Sunday, July 17, 2011

Familiar Themes at Demographic Summit in Russia

On June 29-30, the World Congress of Families hosted the 2011 Moscow Demographic Summit in Moscow, Russia. While I could not afford to attend an event halfway around the world, I would like to bring attention to the summit because of its themes and the involvement of several prominent right-wing organizations.

The World Congress of Families is an Illinois-based organization that focuses on demographics and family. In an online pamphlet for the Moscow Demographic Summit, members of the World Congress of Families are described as opponents of sexual minorities, radical feminists, and the childfree movement. The pamphlet lists several prominent right-wing organizations as members and partner organizations, including Focus on the Family, National Right to Life Committee, Concerned Women for America, and many others.

According to its website, the World Congress of Families asserts that the "natural human family" has been established by the Creator and is crucial for society. The "natural family" is understood as a voluntary, lifelong marriage of a man and a woman, defined by procreation or adoption. Societies that abandon this family framework as the norm risk courting chaos, the website warns. Heterosexual marriage is deemed the only appropriate setting for sexual union, and alleged "deviations" such as promiscuity, homosexuality, and incest produce alienation, illness, and remorse, the website claimed. Frankly, I found it offensive that homosexuality and promiscuity were lumped into the same moral category as incest, which spoke volumes about the organization's worldview. To boot, this narrow definition of family excludes LGBT couples and non-nuclear families.

The World Congress of Families website claims that individualism, the sexual revolution, and "statism" threaten the natural family, along with other alleged threats including low fertility, divorce, promiscuity, abortion, STDs, sexual identity "confusion", and "morally relativistic" education in public schools. (To be fair, however, the website also acknowledges legitimate threats to family life, including poverty, child abuse, and violence against women.) Evolving attitudes toward sexuality, abortion, and ominous notions of public schooling and "statism" are all cast as supposed poisons to the family. (Sound familiar?)

Startlingly, the website insists that depopulation, rather than overpopulation, is the chief population problem facing the globe. (Given that the world population is quickly approaching 7 billion people, I remain doubtful of this assertion.) Many countries are experiencing below-replacement level fertility due to contraception use, abortion, shrinking family size, and some people's lack of interest in marriage, the website claims. This concern over alleged depopulation was the driving theme behind the 2011 Moscow Demographic Summit.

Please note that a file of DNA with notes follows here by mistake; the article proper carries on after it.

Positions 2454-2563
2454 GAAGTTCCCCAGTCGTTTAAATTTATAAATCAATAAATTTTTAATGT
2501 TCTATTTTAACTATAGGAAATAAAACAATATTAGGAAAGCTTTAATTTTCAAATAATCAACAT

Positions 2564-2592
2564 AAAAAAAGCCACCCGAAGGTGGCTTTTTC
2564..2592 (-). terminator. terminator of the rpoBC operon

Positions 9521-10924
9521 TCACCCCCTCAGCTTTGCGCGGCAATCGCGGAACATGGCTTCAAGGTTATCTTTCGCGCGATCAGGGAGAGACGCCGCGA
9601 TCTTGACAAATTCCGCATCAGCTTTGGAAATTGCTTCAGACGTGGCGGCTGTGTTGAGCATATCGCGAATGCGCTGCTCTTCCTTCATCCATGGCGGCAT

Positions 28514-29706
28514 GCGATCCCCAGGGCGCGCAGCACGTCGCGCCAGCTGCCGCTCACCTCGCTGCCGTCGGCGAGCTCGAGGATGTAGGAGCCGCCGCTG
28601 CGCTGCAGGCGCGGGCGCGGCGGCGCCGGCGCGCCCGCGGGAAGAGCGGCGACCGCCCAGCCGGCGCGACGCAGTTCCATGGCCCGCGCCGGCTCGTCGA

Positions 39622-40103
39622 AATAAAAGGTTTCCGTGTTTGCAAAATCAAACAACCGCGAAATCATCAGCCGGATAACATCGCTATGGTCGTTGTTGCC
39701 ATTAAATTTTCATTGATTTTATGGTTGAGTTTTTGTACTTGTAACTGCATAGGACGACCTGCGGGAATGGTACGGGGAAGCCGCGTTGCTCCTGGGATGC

Several right-wing American voices were on the summit itinerary, including members of the Family Research Council and Concerned Women for America. To boot, the itinerary stated that Alan Keys was scheduled to deliver a talk entitled "Demographic Winter: Moral Chill as Cause and Consequence" on June 29th. Presenters from prominent anti-abortion organizations such as Heartbeat International and Human Life International were also scheduled to speak, as were multiple religious figures from Russia. Many of the scheduled workshops addressed marriage, fertility, anti-abortion efforts, and demographic winter as they applied to Russia, but the themes were familiar. Ah, to be a fly on the wall at that summit, I thought.

The 2011 Moscow Demographic Summit Declaration asserts that the "natural family" is not only the fundamental unit of society, but an indispensable prerequisite for the existence of civilization. The declaration dismisses the threat of overpopulation, instead expressing concern over the approach of alleged global depopulation. The document alleged that the family is currently threatened by "contraceptive thinking", premarital sex, divorce, and a litany of "deviations." Among these alleged "deviations" are homosexuality, ped0philia, abortion, prostitution, and refusal to marry and bear children. Again, I was disgusted that homosexuality, reproductive choice, and the choice to be childfree were lumped together in the same moral category as ped0philia and the sex trade.